1. To conduct a symposium to create awareness and share experiences regarding international fellowships in psychiatry for young psychiatrists
  2. To provide a platform for mentoring and guidance for encouragement of positive collaboration for academic and research activities for young psychiatrists.


This symposium shall attempt to generate awareness on various fellowships, information and perspective sharing, etc. The symposium shall highlight application process for the fellowships, CV enhancement, writing a motivational letter, writing a research abstract, collaborative work for academics and research.

SYMPOSIUM 66. Negative Symptoms of Schizophrenia: A brief Overview

Name of Presenting Author: Dr Dushad Ram Affiliation of Presenting Author: JSS Medical College, Mysore.

Co-Author Name 1: Dr Prasenjit Ray

Co-Author Name 2: Dr Rajarshi Chakravarty

Abstract: Negative symptoms of schizophrenia represent an impairment of normal emotional responses, thought processes and behaviors, and include blunting or flattening of affect, alogia/aprosody, avolition/apathy, anhedonia, and asociality. Prevalence has been estimated to be around 25-50%. Negative symptoms respond poorly to treatment and affects the quality of life profoundly.

Dopamine dysregulation, hypofunction of NMDA receptor transmission, alongwith functional alterations in the prefrontal cortex, striato-ventrotegmental loops, and thalamocortical projections have been implicated in genesis of negative symptoms.

Conventional treatments targeting negative symptoms with second generation antipsychotics and antidepressants have not yielded much hope. Novel agents include a number of possible pharmacological approaches like enhancing NMDA receptor function with agents that bind directly to the glycine ligand site or with glycine reuptake inhibitors; influencing the metabotropic glutamate receptor (mGluR2/3) with positive allosteric modulators; and stimulating nicotinic acetylcholine receptors.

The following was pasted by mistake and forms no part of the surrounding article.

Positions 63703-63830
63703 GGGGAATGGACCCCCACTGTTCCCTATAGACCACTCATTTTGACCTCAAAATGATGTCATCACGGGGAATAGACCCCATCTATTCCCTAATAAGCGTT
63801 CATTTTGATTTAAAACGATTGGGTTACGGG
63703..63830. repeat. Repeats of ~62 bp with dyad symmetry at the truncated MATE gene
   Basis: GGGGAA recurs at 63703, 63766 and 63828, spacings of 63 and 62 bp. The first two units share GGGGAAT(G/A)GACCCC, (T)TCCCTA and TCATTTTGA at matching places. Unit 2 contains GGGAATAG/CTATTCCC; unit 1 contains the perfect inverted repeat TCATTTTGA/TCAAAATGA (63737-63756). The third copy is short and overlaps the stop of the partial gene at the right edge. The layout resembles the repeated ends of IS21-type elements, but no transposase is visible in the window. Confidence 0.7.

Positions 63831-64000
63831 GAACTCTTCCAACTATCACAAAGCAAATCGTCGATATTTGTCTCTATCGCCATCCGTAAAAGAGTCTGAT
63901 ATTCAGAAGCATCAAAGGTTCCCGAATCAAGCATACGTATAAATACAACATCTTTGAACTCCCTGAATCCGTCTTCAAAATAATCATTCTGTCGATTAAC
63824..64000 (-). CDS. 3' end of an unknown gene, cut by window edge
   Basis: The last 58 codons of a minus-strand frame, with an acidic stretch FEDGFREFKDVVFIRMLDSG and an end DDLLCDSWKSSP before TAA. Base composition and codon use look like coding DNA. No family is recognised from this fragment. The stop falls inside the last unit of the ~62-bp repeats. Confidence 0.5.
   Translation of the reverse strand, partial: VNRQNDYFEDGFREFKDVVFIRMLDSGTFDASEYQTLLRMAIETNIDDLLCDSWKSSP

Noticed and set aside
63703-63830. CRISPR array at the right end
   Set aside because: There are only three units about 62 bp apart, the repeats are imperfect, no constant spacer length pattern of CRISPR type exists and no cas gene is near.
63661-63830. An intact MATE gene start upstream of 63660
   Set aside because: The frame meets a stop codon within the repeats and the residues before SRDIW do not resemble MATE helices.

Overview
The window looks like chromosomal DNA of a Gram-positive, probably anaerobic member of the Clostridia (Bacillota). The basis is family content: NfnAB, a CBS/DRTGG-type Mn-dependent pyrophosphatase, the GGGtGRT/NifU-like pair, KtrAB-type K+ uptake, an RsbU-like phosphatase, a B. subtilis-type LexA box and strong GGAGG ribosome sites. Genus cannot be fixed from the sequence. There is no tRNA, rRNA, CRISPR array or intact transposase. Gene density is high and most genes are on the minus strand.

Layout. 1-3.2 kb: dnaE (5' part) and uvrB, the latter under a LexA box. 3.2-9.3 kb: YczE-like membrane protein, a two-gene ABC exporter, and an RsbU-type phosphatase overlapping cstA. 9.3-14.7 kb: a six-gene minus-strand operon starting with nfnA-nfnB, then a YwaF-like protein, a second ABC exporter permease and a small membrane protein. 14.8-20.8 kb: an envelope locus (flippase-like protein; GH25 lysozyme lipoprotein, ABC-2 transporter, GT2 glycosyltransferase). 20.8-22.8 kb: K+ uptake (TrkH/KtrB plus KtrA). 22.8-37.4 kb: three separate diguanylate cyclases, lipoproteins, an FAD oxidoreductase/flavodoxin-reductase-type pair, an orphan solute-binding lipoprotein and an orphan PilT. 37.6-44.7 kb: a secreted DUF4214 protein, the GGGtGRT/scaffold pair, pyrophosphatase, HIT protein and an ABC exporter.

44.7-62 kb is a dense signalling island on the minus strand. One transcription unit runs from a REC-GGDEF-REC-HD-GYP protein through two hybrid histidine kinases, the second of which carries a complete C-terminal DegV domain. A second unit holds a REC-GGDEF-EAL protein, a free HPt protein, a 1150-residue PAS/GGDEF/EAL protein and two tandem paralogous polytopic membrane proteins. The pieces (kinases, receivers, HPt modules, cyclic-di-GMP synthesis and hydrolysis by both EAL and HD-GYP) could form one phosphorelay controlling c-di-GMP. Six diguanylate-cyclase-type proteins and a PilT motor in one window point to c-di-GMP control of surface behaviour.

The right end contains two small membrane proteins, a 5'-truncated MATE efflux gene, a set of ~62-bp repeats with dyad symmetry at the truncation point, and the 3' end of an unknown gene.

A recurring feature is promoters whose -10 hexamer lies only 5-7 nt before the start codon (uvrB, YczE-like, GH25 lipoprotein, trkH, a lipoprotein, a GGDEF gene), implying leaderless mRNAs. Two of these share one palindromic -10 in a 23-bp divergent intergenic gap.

Other biological modalities of treatment, like rTMS, have been explored to treat negative symptoms these days. Yet, psychosocial intervention plays a large role in dealing with negative symptoms.

In the current symposium the speakers will start with the construct of negative symptoms and their biological underpinnings, then proceeding to the pharmacological and psychosocial approaches to deal with these.

Keywords: negative symptoms of schizophrenia

SYMPOSIUM 67. Title: Influence of parenting style on behavioural patterns in children.


Dr. Sally John, Associate Professor, Psychiatry, J.N.M.C, D.M.I.M.S, Sawangi,

Dr. Samrat Kar, Senior Consultant Psychiatrist, Cuttack, Odisha

Dr. Kanika Kumar, Senior Resident, Psychiatry, JNMC, Sawangi

Dr. K. K. Mishra, Prof and Head Psychiatry MGIMS, Sewagram


Parents, as primary caregivers, exert a significant influence on the development of their child’s emotional health, personality, social and cognitive development, and academic performance. The influences of parenting style on child outcomes are numerous, but a wealth of literature indicates parenting practices play an important part in the behaviour patterns of children. Through this symposium we want to discuss the types of parenting styles and the influence they have on children. We would like to discuss our experience in this area as part of our short endeavour in school mental health program.

Parenting style and behavioural patterns

There exists an overwhelmingly wide range of parenting behaviors and an equally wide range of child behavioral outcomes. There has been extensive research on the implications parenting styles have on behavioural outcomes in children. Parenting styles are organized into four distinct types: authoritarian, permissive, uninvolved, and authoritative. Authoritative parenting was associated with more desirable child behaviour in previous research.


More extensive research is critical to enhance the current understanding of the role parenting styles play in child behavioural outcomes. An increased understanding of the parenting practices, may enable to address the environmental factors more effectively and guide the development of appropriate prevention and intervention programs to foster adaptive behavioural development in children.